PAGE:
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bigred88
December 26, 2008, 04:54 PM
Two questions--

Were there any revolvers in the west in the late 1800s that rivaled the Colt SAA? Did "Cowboys," Gunfighters, Lawmen have another gun that they preferred if they wanted a Colt and one wasn't available? I'm looking for guns that were real similar to the Colt.

What would someone buy who was looking for a Colt SAA that wanted the same thing but didn't want to spend the money? I'm willing to spend in the $500-600 range, but i really want a Colt or something similar.

Thanks for any input.

Hawg
December 26, 2008, 05:05 PM
S&W Schofield and 1875 Remington.
Uberti clone if you want a Colt copy http://i7.photobucket.com/albums/y269/rebel727/CAS/truckstuff008.jpg

Jim Watson
December 26, 2008, 05:08 PM
There were fair numbers of Smith & Wessons, the big top breaks from the .44 American through the No 3 New Model and the .44 Double Action.
There were some Remingtons, the 1875 and a very few 1890s.
There were Merwin & Hulberts, Forehand & Wadsworth, and a few other minor makers of "Army and Navy" revolvers (full size service models.)
There were a lot of percussion revolvers in use and cartridge conversions of same, not everybody back then could afford $20 for a pistol.
There were huge numbers of cheaper guns from IJ, H&R, F&W, several other forgotten brands plus imports from England, Belgium, and Spain.
The real west was not like a movie set, there were more choices than you might think.

There are numerous copies of the Colt SAA.
The USFA Rodeo is American made of quality comparable to a real Colt, but less expensive due partly to its plain finish. They have prettier guns, too, still less expensive than Colt.
There are gobs of Italian clones from Uberti and Pietta, sold here by Cimarron Arms, Navy Arms, EMF, and others. They do ok for Cowboy Action Shooting and plinking.
Ruger Blackhawk and Vaquero look a lot like Colt but are bigger, stronger, and less expensive.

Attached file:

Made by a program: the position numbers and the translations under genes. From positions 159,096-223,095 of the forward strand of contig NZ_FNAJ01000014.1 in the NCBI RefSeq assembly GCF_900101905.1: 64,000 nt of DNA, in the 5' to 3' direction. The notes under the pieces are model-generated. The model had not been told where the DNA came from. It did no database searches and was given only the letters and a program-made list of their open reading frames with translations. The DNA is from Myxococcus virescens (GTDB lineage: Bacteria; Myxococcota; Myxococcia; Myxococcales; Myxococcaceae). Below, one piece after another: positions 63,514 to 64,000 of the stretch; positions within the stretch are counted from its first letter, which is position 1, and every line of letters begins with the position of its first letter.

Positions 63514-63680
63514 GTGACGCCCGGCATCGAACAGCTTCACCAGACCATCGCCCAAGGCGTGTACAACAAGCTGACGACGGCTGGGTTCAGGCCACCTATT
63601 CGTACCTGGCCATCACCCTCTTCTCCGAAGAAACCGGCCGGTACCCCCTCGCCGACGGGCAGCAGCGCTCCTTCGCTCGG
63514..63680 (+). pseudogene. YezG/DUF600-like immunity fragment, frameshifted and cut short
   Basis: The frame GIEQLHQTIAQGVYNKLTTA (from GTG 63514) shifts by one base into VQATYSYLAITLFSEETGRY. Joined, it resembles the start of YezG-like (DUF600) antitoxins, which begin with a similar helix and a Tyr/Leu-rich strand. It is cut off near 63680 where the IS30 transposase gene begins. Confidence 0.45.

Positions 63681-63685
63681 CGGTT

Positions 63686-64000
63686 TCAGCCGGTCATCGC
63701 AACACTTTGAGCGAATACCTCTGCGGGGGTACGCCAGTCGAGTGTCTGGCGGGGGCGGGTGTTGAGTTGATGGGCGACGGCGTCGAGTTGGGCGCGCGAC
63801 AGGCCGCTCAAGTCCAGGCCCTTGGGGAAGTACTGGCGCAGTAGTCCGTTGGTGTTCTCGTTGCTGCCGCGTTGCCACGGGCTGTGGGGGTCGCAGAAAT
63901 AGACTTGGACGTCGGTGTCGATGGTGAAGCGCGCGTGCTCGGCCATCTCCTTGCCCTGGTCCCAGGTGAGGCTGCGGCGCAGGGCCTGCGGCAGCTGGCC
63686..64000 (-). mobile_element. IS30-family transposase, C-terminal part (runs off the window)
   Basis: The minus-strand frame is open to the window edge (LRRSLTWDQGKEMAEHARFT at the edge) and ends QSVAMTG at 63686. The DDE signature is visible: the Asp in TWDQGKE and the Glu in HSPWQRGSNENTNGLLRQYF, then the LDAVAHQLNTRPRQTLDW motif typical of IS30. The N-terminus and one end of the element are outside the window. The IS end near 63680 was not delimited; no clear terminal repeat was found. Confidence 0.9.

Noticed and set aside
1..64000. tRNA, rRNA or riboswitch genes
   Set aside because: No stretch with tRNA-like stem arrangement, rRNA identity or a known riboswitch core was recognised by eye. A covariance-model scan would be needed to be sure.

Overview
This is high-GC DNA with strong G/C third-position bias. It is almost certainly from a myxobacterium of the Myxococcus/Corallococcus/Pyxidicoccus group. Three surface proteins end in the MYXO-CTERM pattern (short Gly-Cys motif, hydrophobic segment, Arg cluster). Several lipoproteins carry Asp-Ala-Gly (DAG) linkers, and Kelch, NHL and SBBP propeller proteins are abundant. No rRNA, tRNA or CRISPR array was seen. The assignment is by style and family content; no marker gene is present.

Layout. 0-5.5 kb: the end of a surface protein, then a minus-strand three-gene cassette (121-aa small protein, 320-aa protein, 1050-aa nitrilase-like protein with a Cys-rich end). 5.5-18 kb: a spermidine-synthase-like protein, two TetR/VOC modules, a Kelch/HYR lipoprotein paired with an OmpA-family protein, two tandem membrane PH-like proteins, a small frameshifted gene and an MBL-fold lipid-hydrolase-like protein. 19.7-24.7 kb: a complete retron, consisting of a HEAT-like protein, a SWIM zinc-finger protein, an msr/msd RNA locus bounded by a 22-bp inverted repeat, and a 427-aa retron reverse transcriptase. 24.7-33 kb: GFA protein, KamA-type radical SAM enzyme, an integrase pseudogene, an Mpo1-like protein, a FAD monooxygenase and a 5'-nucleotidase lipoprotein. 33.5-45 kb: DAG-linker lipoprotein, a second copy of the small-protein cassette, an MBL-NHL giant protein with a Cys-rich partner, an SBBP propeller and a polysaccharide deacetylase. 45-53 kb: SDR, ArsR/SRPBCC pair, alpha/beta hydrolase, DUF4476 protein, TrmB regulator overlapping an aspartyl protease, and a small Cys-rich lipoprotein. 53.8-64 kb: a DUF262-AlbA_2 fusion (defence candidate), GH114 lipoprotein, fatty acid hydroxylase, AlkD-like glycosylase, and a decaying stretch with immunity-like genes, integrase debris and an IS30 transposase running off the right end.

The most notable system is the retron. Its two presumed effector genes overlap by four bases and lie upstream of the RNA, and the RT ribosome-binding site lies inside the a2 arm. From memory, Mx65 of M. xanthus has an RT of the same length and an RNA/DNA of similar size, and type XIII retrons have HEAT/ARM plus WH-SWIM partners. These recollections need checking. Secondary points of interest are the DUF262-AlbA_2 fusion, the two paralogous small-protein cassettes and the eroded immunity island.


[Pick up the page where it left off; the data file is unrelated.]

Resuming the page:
Riot Earp
December 26, 2008, 05:09 PM
Jim Watson is correct. Contrary to what 20th Century Hollywood would have us believe, there were many handguns used in the Old West. The SAA didn't come along until late 1873 and didn't take hold of the civilian market until two or three years later. During the early cattle drives of the mid 1860s through the mid 1870s, the most common revolvers were cap & ball guns, the Smith & Wesson Model 3 American (after 1870), and various cap & ball conversions. The SAA ruled the "late" Old West, from the mid 1870s through the 1890s. The S&W Model 3 continued to sell during this later period, as did the 1875 Remington and the 1877/78 Colt double action guns. There were lots of other revolvers also, some European made. I do not know the relative cost of these guns, but I do know that it was cheaper to convert a cap & ball gun than to buy a new one. Keep in mind that Colt made cap & ball guns through 1872 or so, and not everyone ran out to trade them in on cartridge guns. The transition took years, just like the transition from horses to automobiles. It is said that cap & ball guns saw use up till 1880, and perhaps even later on a very limited basis.

Hawg
December 26, 2008, 05:13 PM
They do ok for Cowboy Action Shooting and plinking.

I'd say offhand groups under three inches at 25 yds. is a little better than ok.:rolleyes:

Ruger Blackhawk and Vaquero look a lot like Colt

Blackhawk and old Vaquero look nothing like a Colt except from a distance. New Vaq looks like one but it's action is nothing like one and it's no stronger.

madcratebuilder
December 27, 2008, 11:12 AM
In that price range an Italian import or a Ruger New Vaquero. I see a lot of the Italian imports on gunbroker at reasonable prices. The Ruger well hold resale better.

Riot Earp
January 23, 2009, 07:20 PM
If you don't like the Rodeo's matte black finish, check this out.

(I plan on doing this to my gun.)

http://www.spisys.net/cas/rodeo_refinish.html

Ron Earp
January 23, 2009, 07:22 PM
Dang, that is really nice. I like the looks of that.

Ron

Hoss Fly
January 23, 2009, 07:24 PM
If you don't like the Rodeo's utilitarian finish, check this out.

(I plan on doing this to my gun.)


I'm sorry but thats just wrong all round :barf:
Dont look "aged" or "new" - just "wrong"------------

Hawg
January 24, 2009, 02:33 AM
I'm sorry but thats just wrong all round
Dont look "aged" or "new" - just "wrong"-------

I agree.

L'derry
January 25, 2009, 07:42 PM
I think I know the dissatisfaction that the author had with the looks of his gun.
A handgun has to look either "sweet" or "tough".

I give the author of that article, credit for taking the step to change what he didn't like, but I'm afraid it's not changed for the better. :rolleyes:

Maybe some ivory grips would dress it up and make it nicer to look at for him.
But, I think he'll end up buying a "sweeter" looking USF model!;)

Hawg
January 25, 2009, 10:49 PM
He could always have it blued or browned.